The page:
Relief as stray elephant is captured

End of road. UWA staff and police officers prepare to load the captured stray elephant on to a track before transporting it back to Queen Elizabeth National Park in Kasese District on Friday. PHOTO BY MORIS MUMBERE

What you need to know:

  • Nightmare. The wild beast had since November 3 been cited strolling through people’s gardens


It was all jubilation in Kasese Town last Friday after an elusive elephant that was terrorising farmers in Kihara ward in Kasese Municipality was finally captured and returned to Queen Elizabeth National Park.
For more than a month, the gigantic animal has been roaming Kihara ward destroying people’s crops and causing fear among residents.
The three-hour operation that culminated into the capture of the animal was commanded by Uganda Wildlife Authority (UWA) and police led by the chief warden of Queen Elizabeth Conservation Area, Mr Edward Esalu after the team cordoned off a maize garden off the Kihara road, west of Kasese District headquarters at Rukooki.
The stray elephant had since November 3 been cited strolling through people’s gardens, especially in tall maize fields, making it difficult for farmers to attend to their gardens to harvest their crops.
UWA staff had made several attempts to drive back the wild animal to the park but to no avail.
In an attempt to drive the largest land mammal back to the park, UWA officials fired in the air to scare it but instead two residents were injured by stray bullets.
How the elephant was captured
The Rwenzori Mountains National Park Conservation manager, Mr James Okware, narrates: “I shot the elephant with a tranquiliser, which immobilised it and put it to sleep before we captured it”.
Later, UWA used a crane to lift the animal onto a truck that drove the elephant back to Queen Elizabeth National Park.
As the wild animal was being driven through Kasese Town, residents jubilated and thanked UWA for saving them from the menace.
Some demanded that the animal be given to them as a Christmas gift to feast on to compensate them for the various crops it had destroyed.
Ms Juliet Masika, 32, a mother of seven, said she did not know where to start after the animal devastated her only acre of crops in Kyondo village.
Kihara Road village chairman, Mr Jostus Sunday, said the affected residents in his area had already started seeking legal redress to have them compensated for their lost crops.
Describing the whole debacle as “horrible”, Ms Night Mbambu, a resident, said she had lost her job as a casual labourer because she could nolonger access people’s gardens where she had been providing labour to earn a living.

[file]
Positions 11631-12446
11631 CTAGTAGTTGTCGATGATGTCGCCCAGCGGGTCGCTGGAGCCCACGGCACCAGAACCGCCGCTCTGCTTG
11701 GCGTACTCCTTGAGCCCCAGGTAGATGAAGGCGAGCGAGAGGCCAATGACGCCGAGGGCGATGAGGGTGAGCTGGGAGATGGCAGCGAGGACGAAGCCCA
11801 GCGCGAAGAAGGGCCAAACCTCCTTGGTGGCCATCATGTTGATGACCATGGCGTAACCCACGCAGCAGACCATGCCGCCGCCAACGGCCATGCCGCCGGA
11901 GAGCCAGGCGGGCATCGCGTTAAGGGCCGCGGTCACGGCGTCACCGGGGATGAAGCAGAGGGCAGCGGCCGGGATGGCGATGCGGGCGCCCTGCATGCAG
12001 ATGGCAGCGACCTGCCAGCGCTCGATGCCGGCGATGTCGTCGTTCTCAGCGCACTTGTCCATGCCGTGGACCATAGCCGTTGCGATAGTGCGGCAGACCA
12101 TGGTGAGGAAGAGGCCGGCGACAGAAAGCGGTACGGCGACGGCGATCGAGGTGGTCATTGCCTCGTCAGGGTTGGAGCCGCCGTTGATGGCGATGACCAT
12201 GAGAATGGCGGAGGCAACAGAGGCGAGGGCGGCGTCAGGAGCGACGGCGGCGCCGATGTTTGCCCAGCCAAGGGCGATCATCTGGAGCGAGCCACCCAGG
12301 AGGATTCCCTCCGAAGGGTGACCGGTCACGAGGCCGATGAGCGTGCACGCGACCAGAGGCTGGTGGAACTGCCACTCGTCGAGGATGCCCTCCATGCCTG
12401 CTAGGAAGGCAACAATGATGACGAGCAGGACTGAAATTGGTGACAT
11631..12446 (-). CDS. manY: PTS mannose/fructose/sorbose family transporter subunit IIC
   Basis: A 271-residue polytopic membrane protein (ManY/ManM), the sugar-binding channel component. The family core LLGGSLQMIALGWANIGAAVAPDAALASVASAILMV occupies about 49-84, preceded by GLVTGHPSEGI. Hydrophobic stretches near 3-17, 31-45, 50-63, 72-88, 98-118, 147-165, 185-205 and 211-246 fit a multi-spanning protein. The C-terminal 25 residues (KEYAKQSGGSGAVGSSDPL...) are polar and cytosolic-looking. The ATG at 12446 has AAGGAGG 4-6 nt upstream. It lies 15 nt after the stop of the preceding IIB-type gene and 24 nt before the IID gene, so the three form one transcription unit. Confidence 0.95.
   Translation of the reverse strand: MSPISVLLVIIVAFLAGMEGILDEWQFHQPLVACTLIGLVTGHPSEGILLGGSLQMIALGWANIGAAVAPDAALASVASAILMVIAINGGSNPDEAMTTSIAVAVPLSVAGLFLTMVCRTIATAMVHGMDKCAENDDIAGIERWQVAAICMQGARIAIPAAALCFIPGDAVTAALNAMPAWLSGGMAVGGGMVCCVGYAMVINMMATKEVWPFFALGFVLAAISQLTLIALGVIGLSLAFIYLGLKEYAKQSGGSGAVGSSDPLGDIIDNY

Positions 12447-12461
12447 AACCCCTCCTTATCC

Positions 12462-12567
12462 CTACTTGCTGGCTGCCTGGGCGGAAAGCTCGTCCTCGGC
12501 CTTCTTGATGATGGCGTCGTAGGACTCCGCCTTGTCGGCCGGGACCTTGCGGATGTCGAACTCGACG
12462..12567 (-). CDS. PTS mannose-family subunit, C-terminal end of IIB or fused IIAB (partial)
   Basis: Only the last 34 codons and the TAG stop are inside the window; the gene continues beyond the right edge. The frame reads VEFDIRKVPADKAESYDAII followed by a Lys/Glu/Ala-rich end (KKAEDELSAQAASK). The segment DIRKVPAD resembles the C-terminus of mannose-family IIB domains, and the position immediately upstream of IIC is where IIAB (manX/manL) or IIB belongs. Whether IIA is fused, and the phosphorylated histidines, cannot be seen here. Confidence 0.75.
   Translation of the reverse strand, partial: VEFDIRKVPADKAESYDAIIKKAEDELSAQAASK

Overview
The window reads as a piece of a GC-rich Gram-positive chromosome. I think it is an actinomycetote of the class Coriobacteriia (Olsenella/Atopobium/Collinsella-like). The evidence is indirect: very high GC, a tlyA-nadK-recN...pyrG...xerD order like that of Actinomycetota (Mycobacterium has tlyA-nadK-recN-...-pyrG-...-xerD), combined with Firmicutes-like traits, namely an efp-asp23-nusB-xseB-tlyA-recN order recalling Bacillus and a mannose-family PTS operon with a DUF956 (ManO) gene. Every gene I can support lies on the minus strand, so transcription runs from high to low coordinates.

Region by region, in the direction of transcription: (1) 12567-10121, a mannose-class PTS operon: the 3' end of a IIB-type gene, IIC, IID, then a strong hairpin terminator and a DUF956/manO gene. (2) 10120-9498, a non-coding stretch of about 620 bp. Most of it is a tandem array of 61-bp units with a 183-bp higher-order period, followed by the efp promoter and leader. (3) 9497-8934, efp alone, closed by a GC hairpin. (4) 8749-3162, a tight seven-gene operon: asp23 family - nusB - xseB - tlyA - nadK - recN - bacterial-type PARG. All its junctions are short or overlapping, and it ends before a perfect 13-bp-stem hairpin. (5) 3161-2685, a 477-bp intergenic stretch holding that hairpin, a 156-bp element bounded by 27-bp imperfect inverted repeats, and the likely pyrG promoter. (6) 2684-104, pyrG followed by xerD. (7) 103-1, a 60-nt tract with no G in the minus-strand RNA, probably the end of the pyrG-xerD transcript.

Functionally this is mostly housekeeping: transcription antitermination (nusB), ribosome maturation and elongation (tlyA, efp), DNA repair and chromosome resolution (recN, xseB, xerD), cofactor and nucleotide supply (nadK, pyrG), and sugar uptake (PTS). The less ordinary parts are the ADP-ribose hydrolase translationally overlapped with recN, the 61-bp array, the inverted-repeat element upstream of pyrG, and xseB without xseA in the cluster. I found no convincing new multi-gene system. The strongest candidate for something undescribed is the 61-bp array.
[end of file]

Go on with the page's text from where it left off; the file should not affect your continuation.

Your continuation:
Ms Grace Kabugho, one of the farmers whose garden was destroyed by the elephant, said they had abandoned their gardens for fear for their lives.
“We lost our crops to the elephant that strayed into our gardens since last month. We feared to come to the gardens since the elephant is dangerous and could harm or kill us,” she said.
Mr Marahi Muhindo, a cotton farmer in the affected village, said: “We have lost our crops to wild animals for a long time but nothing has ever been done. We want the President to solve the problem or else we devise other means”
Mr Kisuki Saidi, the Nyamwamba Division chairperson, said many people in the area have lost their crops to wild animals.
However, UWA spokesperson Simplicious Gessa regretted the inconveniences caused in the area in an attempt to drive the wild animal back to its habitat.

Farmers abandon homes to guard their gardens

The elephant has been taken back to the park, but the misery in other areas continues as the human-wildlife conflict goes on.
Most farmers along Muhokya-Kinyamaseke-Bwera road sleep out in the cold guarding their gardens from wild animals from Queen Elizabeth National Park, which they say destroy their farms during night hours.
Mr Happy Muhindo, a commercial farmer at Kaleberyo in Muhokya Sub-county, said: “Most families have shifted from their homes to camp in their gardens to guard against wild animals by lighting fire to scare them away.”
Mr Muhindo added that the act has largely affected the education of the young children.
“Education of young ones in such areas has been affected due to the night operations that the children go through”.
He urged UWA to address the matter immediately.
The most affected areas are Muhokya, Kaleberyo, Kahendero, Kikorongo, Kiburara, Katholhu and Nyamughasani, all in Kasese District.
Recently, Daily Monitor carried a story, “Museveni warns UWA boss on stray animals” where the President warned Mr Andrew Segguya, the UWA executive director, over his alleged failure to address wildlife invasion into community farmlands.
Mr Museveni said despite continuous reminder to Mr Segguya to have the problems addressed, he [Segguya] and his team have instead been ‘sleeping’.
“The director of UWA needs some kiboko [canes], we have been talking about the issues of wild animals invading people’s gardens for about 10-15 years now, but nothing has been done to address the problem,” he said.
The President made the remarks while reacting to a submission of Nwoya District chairperson Patrick Okello Oryema at the launch of a 2,000 hectares rice farm belonging to FOL Logistics Uganda Ltd, in Anaka Sub-county at the weekend.

Compiled by Moris Mumbere, Enid Ninsiima & Felix Basiime


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